A collection of the greatest Russian crime and mystery fiction—including stories by Akunin, Chekhov, Dostoevsky, Gogol, Nabokov, Pushkin, and Tolstoy.
Many of the greatest Russian authors, including Dostoevsky, Tolstoy, Chekhov, and Pushkin, produced crime and mystery fiction, a type of literature that was largely suppressed during the Soviet era because it did not glorify the state, but rather, gave significance to individual characters. With the fall of the Soviet Union, mystery writers have become some of the most successful novelists in Russia, and there is a renewed interest in, and appreciation of, the great crime classics of an earlier era.
There have been few policemen, and virtually no private detectives or amateur sleuths, in Russian history worthy of approbation, and in consequence its literature is dramatically different from its Western counterparts. Criminals in Mother Russia tend to be caught or punished by their own consciences or by ghosts, and the notion of a criminal trial as we know it is utterly alien. Nonetheless, the enormous talent and passion of Russian authors has long been justly acclaimed, and the rare forays they made into the loosely defined genre of mystery fiction rank among the world's classics. This volume is the first collection ever devoted entirely to Russian crime fiction.
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“BJ Harrison provides a spirited and expressive narration of all the works. His voice is clear, and he adroitly gives unique voices to the various characters when reading dialogue. Mystery, crime, and suspense stories do not often come to mind when considering Russian literature, so this collection will be a pleasant surprise to those who wish to see another aspect of Russian works.”
About the Authors
Robert Petkoff is an actor and audiobook narrator who has won a prestigious Audie Award and multiple AudioFile Earphones Awards. He has appeared on Chappelle’s Show, Law & Order, and Quantum Leap. His Broadway credits include Sir Robin in Spamalot, Perchik in Fiddler on the Roof, and Tateh in Ragtime.
Anton Chekhov (1860–1904), the author of hundreds of short stories and several plays, is regarded by many as both the greatest Russian storyteller and the father of modern drama. He described the Russian life of his time using a deceptively simple technique devoid of obtrusive literary devices, thereby becoming the prominent representative of the late nineteenth-century Russian realist school. His early stream-of-consciousness style strongly influenced the literary world, including writers such as James Joyce.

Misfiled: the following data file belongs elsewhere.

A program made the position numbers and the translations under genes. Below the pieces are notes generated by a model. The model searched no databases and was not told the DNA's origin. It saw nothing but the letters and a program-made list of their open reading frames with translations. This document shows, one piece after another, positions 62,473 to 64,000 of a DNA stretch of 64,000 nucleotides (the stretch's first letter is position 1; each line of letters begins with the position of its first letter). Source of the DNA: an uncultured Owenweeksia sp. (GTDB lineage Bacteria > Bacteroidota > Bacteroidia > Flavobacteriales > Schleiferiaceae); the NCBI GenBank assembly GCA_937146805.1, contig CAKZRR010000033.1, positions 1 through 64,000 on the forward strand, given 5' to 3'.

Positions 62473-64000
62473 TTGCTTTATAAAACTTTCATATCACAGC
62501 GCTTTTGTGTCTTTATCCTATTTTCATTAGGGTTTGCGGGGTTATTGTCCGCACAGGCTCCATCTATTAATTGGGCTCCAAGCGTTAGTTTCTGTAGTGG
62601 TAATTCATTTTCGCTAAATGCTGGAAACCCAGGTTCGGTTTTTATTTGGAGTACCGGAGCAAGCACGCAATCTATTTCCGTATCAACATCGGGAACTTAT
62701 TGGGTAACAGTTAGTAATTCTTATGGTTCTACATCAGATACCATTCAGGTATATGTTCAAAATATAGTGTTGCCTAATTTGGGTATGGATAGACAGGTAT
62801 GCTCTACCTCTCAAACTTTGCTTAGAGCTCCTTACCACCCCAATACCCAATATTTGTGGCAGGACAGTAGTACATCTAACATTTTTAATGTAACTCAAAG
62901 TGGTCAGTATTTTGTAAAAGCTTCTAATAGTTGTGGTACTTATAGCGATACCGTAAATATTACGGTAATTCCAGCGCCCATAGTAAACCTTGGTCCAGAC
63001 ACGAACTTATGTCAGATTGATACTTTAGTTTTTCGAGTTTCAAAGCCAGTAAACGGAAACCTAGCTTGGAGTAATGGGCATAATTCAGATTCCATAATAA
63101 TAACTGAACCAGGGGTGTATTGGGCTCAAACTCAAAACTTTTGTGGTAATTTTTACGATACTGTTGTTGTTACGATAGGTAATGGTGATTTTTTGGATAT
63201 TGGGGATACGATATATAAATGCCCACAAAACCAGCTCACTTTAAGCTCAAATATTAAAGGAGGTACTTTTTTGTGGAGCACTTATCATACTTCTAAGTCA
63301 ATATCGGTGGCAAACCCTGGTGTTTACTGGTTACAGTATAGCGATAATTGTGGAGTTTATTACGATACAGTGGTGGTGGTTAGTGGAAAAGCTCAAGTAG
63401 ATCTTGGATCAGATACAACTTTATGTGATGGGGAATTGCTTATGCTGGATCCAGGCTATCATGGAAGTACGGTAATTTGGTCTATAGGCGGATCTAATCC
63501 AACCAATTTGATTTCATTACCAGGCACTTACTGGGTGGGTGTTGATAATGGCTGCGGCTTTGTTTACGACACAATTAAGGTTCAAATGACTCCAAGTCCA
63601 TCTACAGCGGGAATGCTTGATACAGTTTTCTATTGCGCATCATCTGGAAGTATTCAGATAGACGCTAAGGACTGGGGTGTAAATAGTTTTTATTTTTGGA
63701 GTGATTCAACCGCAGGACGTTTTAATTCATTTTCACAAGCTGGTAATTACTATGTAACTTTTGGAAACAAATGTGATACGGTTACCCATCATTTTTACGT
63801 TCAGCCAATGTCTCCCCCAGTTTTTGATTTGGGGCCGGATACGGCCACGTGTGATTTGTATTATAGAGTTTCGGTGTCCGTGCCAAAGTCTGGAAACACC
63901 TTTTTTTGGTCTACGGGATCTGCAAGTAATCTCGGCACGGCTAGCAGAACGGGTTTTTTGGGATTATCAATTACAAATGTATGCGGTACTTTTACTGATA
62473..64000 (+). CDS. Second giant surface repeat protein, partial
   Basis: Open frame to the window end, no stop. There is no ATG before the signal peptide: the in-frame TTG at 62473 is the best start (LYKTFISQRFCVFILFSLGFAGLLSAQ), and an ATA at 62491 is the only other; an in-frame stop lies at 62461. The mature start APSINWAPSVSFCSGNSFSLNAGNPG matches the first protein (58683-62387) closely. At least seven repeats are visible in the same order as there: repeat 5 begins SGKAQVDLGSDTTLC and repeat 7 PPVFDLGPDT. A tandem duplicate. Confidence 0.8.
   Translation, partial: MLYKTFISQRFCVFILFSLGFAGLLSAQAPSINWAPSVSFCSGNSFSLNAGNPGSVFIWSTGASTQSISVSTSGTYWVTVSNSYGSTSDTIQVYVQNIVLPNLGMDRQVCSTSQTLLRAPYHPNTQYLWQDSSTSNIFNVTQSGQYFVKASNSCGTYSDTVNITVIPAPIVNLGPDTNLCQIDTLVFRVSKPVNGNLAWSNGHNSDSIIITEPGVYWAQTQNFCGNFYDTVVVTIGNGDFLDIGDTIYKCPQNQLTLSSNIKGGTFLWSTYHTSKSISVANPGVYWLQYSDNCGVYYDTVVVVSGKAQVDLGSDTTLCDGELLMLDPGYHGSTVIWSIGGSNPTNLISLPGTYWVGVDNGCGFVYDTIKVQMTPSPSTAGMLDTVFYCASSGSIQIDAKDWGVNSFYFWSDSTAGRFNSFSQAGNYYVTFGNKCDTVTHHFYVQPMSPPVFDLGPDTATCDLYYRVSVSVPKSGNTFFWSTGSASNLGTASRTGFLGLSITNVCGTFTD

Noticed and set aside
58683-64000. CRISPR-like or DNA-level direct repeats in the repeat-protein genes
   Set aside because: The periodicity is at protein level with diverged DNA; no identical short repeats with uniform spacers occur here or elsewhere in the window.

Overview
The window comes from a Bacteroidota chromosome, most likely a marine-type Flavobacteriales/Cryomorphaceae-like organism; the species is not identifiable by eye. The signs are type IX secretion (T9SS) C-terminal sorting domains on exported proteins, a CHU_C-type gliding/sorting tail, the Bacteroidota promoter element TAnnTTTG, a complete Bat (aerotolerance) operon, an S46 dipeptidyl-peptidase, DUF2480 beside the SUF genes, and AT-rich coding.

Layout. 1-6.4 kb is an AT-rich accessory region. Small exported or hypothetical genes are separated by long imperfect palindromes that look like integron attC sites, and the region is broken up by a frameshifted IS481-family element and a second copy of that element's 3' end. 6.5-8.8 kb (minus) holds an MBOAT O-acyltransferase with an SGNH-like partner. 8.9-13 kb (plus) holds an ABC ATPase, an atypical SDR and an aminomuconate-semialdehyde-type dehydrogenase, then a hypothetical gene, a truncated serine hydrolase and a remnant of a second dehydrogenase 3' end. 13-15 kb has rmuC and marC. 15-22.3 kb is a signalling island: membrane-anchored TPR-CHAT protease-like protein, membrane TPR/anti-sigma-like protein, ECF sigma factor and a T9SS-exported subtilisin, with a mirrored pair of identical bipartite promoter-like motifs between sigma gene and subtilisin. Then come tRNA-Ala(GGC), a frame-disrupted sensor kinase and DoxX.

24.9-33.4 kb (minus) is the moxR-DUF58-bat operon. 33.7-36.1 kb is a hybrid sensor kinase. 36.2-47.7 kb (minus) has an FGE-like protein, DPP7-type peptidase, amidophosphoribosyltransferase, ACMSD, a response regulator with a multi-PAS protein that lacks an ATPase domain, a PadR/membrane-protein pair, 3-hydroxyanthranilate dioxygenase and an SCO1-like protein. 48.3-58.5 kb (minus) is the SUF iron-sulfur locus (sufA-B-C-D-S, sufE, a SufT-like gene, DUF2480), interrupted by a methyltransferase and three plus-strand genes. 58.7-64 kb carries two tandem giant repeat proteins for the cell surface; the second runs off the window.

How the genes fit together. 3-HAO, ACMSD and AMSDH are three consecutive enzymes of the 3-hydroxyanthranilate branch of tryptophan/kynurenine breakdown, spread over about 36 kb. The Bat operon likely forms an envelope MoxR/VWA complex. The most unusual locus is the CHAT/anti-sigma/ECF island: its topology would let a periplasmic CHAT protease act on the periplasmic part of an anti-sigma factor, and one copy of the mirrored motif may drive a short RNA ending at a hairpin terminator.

Alexander Pushkin (1799–1837), known as the father of Russian literature, was descended from Russian nobility and from an African great-grandfather raised at the court of Peter the Great. His commitment to social reform resulted in government censorship of his work and a period of exile. He died after fighting a duel at the age of thirty-seven.
Fyodor Mikhailovich Dostoevsky (1821–1881) was a Russian novelist, journalist, and short-story writer whose psychological penetration into the darkest recesses of the human heart had a profound and universal influence on the twentieth-century novel. He was born in Moscow, the son of a surgeon. Leaving the study of engineering for literature, he published Poor Folk in 1846. As a member of revolutionary circles in St. Petersburg, he was condemned to death in 1849. A last-minute reprieve sent him to Siberia for hard labor. Returning to St. Petersburg in 1859, he worked as a journalist and completed his masterpiece, Crime and Punishment, as well as other works, including The Idiot and The Brothers Karamazov.
JD Jackson is a theater professor, aspiring stage director, and award-winning audiobook narrator. He is a classically trained actor, and his television and film credits include roles on House, ER, Law & Order, Hack, Sherrybaby, Diary of a City Priest, and Lucky Number Slevin. He is the recipient of more than a dozen Earphones Awards for narration and an Odyssey Honor for G. Neri’s Ghetto Cowboy, and he was also named one of AudioFile magazine’s Best Voices of the Year for 2012 and 2013. An adjunct professor at Los Angeles Southwest College, he has an MFA in theater from Temple University.